das Rotkehlchen

When I was a little girl, I was told to watch for the first robin of spring, a big, sturdy bird that liked to eat earthworms. But the fact is that the REAL robin doesn’t come to America at all, and in many parts of Europe, he doesn’t even migrate. The first time I saw him, he was up to his feathers in snow!

This plucky little fellow, pictured above, is the real robin redbreast. He’s smaller than a sparrow, and he looks more like a Christmas ornament than a bird. The Germans call him das Rotkehlchen, from the words rot (red) and die Kehle (the throat), plus -chen, an ending that means “little.” So he’s “the little red-throated guy.”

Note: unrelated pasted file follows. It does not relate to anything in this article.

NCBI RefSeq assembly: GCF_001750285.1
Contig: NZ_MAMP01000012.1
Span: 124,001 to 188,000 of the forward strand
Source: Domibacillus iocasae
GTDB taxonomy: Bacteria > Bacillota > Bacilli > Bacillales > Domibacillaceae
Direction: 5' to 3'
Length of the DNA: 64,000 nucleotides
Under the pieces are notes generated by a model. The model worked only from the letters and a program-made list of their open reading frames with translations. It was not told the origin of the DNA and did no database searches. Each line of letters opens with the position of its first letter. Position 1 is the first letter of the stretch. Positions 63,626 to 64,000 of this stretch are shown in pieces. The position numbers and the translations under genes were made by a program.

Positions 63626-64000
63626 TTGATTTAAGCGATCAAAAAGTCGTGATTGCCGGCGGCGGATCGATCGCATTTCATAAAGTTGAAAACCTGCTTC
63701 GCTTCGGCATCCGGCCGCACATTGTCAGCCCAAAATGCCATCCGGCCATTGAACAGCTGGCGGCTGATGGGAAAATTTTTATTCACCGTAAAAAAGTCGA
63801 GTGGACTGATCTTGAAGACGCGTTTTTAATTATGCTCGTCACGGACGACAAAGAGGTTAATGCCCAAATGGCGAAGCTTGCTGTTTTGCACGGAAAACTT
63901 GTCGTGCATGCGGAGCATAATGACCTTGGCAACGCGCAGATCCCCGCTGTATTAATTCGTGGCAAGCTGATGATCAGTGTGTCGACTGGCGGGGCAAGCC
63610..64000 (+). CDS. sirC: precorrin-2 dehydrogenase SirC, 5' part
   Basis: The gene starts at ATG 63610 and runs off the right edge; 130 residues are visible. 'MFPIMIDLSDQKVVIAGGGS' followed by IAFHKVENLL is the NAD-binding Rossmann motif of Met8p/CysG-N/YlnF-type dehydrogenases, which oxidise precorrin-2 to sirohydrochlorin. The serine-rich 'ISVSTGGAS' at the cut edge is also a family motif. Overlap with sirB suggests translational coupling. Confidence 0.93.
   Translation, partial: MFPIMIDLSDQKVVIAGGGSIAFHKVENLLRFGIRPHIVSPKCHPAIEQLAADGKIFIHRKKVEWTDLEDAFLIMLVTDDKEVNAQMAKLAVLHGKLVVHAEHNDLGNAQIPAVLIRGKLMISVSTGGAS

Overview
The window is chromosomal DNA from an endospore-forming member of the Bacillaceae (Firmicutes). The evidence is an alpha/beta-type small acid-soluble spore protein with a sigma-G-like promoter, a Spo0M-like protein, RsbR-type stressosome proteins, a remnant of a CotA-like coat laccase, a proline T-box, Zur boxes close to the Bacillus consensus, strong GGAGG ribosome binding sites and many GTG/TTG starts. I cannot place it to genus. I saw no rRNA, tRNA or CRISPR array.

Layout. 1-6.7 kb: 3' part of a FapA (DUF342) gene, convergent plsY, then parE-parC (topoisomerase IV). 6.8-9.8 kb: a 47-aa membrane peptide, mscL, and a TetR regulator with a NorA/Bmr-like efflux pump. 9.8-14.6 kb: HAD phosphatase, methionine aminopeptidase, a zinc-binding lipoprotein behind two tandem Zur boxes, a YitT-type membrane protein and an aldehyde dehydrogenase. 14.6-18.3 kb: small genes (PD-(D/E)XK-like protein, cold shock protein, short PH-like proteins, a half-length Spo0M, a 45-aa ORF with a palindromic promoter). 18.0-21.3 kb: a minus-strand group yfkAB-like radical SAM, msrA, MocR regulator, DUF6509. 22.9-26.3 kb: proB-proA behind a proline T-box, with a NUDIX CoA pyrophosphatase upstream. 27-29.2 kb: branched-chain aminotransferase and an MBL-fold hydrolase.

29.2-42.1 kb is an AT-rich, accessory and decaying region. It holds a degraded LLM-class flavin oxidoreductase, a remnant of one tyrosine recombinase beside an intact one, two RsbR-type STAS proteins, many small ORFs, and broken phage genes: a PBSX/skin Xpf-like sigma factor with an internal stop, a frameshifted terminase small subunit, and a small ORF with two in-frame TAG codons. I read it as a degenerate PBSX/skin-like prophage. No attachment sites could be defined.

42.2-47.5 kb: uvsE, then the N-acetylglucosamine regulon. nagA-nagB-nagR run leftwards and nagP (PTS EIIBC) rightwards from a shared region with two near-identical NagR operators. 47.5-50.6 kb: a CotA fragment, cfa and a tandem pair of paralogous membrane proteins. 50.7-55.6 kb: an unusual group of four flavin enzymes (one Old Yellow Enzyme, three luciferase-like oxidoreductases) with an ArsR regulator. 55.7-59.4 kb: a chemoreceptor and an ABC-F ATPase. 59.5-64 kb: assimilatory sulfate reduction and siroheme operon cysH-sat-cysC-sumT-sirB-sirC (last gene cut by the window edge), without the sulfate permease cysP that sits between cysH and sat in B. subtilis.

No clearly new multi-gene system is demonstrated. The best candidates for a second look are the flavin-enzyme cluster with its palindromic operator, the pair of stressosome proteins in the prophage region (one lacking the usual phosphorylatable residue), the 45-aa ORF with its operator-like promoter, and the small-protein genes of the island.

Why do we Americans wait each spring for an entirely different red-throated guy? Because our ancestors pined for their robins. They gave the familiar word to an unfamiliar bird in order to make themselves feel more at home.

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2 Responses to das Rotkehlchen

  1. Clare B. Dunkle says:

    Tanita remarks:

    Yes – and the European robin is even different than this wee snippet – I found the plumage just shocking, and a welcome harbinger of summer. (Scotland’s spring is a lot like other people’s winter. ☺)

    Clare replies: Your little guy is so cute! Do you know his official name?

  2. Clare B. Dunkle says:

    I’m wondering if your bird is the brightest-colored chaffinch I’ve ever seen. Does this kind of bird normally have dark wings with what looks like a big bright white X on them? I do love the chaffinches as well, but ours aren’t nearly so bright. They’re more of a dusty rose.